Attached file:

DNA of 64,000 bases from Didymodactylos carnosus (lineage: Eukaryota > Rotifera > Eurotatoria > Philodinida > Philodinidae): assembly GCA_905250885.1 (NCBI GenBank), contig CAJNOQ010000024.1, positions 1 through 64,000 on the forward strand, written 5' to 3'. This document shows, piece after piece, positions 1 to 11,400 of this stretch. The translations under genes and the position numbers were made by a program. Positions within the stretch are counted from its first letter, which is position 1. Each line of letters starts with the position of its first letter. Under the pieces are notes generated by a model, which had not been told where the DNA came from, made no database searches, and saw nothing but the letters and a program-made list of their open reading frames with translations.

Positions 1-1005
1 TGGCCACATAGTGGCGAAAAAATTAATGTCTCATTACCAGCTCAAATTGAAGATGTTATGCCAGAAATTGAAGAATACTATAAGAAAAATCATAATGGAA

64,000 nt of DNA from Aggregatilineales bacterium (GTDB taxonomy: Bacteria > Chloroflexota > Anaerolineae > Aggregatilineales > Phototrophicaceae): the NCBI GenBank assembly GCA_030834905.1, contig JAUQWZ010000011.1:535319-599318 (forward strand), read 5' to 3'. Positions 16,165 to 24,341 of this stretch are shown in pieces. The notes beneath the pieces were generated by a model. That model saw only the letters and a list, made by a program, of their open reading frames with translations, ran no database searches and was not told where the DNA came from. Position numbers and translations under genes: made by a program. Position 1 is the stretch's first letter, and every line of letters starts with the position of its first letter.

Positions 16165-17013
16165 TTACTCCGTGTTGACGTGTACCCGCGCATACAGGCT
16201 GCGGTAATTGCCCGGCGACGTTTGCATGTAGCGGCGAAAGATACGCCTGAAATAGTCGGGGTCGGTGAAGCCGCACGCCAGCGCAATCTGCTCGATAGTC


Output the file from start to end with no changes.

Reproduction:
DNA of 64,000 bases from Didymodactylos carnosus (lineage: Eukaryota > Rotifera > Eurotatoria > Philodinida > Philodinidae): assembly GCA_905250885.1 (NCBI GenBank), contig CAJNOQ010000024.1, positions 1 through 64,000 on the forward strand, written 5' to 3'. This document shows, piece after piece, positions 1 to 11,400 of this stretch. The translations under genes and the position numbers were made by a program. Positions within the stretch are counted from its first letter, which is position 1. Each line of letters starts with the position of its first letter. Under the pieces are notes generated by a model, which had not been told where the DNA came from, made no database searches, and saw nothing but the letters and a program-made list of their open reading frames with translations.

Positions 1-1005
1 TGGCCACATAGTGGCGAAAAAATTAATGTCTCATTACCAGCTCAAATTGAAGATGTTATGCCAGAAATTGAAGAATACTATAAGAAAAATCATAATGGAA

64,000 nt of DNA from Aggregatilineales bacterium (GTDB taxonomy: Bacteria > Chloroflexota > Anaerolineae > Aggregatilineales > Phototrophicaceae): the NCBI GenBank assembly GCA_030834905.1, contig JAUQWZ010000011.1:535319-599318 (forward strand), read 5' to 3'. Positions 16,165 to 24,341 of this stretch are shown in pieces. The notes beneath the pieces were generated by a model. That model saw only the letters and a list, made by a program, of their open reading frames with translations, ran no database searches and was not told where the DNA came from. Position numbers and translations under genes: made by a program. Position 1 is the stretch's first letter, and every line of letters starts with the position of its first letter.

Positions 16165-17013
16165 TTACTCCGTGTTGACGTGTACCCGCGCATACAGGCT
16201 GCGGTAATTGCCCGGCGACGTTTGCATGTAGCGGCGAAAGATACGCCTGAAATAGTCGGGGTCGGTGAAGCCGCACGCCAGCGCAATCTGCTCGATAGTC